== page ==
I just want to go home I thought to myself on Sunday morning, bored, tired of reading, tired of watching kids in the pool, but at the same time it felt like I WAS home, and it was difficult to accept that somewhere I’d never been before could feel so comfortable, could encourage my body to so willingingly reduce itself to a content hum rather than its usual internal whine and yet at the same time I knew that my body hummed every night I slept beside him: the mad Malteser, his run down apartment in the outer-inner suburbs, its view, his ancient bed in which I felt so welcome and warm, the same way I felt sitting in the sun watching the children quietly revel in the coolness of the water, then dive under and swim the whole length¬†of the pool, unaware of how lithe their tiny bodies are, how quickly it can go, and all the time Lulu chases ants, snapping, beating them with her paw, gagging when one crawls down her throat, which makes the kids on the grass scream with a stunning mix of terror and delight, leaping, bombing into the pool with shiny limbs and chattering teeth.

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– Telling Simon Younger to “fuck off,” and the way in which it seemed to silence the entire bus.
– Michelle Lowenstein and her boyfriend timing their kisses. There was
no tongue, there was no moving of lips. It was 2-3 minutes of static mouth against mouth. But I was jealous. So jealous.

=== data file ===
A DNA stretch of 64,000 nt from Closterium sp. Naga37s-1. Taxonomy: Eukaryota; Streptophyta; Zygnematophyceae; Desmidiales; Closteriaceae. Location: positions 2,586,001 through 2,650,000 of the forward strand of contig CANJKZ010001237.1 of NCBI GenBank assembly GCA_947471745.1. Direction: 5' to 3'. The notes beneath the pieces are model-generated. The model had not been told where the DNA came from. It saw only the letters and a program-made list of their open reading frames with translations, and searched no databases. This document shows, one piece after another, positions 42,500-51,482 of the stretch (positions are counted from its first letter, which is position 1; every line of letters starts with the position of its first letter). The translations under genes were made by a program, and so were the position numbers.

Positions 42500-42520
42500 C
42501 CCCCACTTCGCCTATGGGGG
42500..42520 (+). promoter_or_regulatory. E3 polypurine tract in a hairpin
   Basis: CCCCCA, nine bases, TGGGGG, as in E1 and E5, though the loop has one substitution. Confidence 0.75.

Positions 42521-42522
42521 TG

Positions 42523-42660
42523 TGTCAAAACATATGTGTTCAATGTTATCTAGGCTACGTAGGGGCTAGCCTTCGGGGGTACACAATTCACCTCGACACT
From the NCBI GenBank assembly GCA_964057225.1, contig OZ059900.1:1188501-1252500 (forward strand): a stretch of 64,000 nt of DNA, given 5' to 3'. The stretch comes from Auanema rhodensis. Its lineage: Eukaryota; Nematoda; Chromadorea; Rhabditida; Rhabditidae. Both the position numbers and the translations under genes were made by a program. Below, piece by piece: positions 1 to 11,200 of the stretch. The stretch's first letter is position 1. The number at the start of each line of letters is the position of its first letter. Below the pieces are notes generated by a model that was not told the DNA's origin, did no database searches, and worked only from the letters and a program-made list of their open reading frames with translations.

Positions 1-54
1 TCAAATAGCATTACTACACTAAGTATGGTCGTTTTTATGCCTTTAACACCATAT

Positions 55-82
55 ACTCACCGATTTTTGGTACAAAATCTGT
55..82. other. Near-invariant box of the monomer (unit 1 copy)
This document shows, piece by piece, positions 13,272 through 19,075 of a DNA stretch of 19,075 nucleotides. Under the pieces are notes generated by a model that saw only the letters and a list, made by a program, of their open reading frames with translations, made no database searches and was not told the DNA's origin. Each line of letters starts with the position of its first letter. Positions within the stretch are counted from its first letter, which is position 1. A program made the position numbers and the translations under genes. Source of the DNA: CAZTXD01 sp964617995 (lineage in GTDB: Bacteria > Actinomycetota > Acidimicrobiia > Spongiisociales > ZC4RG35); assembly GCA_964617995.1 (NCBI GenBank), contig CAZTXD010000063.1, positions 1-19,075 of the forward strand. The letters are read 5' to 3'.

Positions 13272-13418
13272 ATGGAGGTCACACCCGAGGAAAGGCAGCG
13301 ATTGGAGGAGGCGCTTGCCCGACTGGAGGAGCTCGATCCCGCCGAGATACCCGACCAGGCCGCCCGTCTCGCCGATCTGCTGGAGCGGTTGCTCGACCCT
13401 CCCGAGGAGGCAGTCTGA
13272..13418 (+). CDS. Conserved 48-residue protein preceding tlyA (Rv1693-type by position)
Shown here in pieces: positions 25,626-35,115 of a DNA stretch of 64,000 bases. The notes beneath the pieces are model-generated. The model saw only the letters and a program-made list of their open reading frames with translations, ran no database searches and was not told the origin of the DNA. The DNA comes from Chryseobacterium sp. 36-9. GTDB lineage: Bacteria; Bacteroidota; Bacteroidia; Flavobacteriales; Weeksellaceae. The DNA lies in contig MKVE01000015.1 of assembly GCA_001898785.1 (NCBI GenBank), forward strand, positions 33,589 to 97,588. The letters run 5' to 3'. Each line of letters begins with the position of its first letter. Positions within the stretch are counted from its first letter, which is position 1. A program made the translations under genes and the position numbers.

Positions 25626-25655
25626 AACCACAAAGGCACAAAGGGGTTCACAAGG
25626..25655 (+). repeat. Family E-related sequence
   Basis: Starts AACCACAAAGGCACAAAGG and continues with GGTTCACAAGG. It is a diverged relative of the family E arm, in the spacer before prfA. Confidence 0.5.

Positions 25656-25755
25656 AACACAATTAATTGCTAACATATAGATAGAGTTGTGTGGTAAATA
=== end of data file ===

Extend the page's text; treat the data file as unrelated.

– A knife fight at the back of the bus. With real knives. And Stuart Wilcox screaming “Fuck me he’s got a fucking knife!”
– The day I went to school with very bad heatstroke, survived the day, but was beaten by the country roads on the way home. I threw up into my mouth, tried to swallow it (unsuccessful), and promptly covered mine and my friend Sally’s blazers with vomit.
– Receiving a note from a boy that read “do you want to go to the Cat & Fiddle?We could have a fiddle.” I wasn’t sure I wanted my first kiss to be observed by an automated dish and spoon. I politely declined.
– Harry the bus driver deciding that for a week he wasn’t going to stop the bus at our stops, he was just going to slow down enough that we could jump off without rolling an ankle.
– Incredulously watching the girls I caught the bus with crying, because Stuart Wilcox had died in an accident the night before. I thought we were united in our hatred of him and his cruelty, not in our ability to turncoat!
– Harry insisting on attempting to drive through a bushfire, only to be turned back by the CFA. The back axle of the bus snapped mid turn, leaving 45 school kids to run back down the road, away from the heat, dodging the embers. Pre mobile phones, we all had to use the Shot Towers phone to call our parents at home. We had to wait til they GOT home. They had to wait til the roads were unblocked.

I learnt a lot about the Shot Tower that day.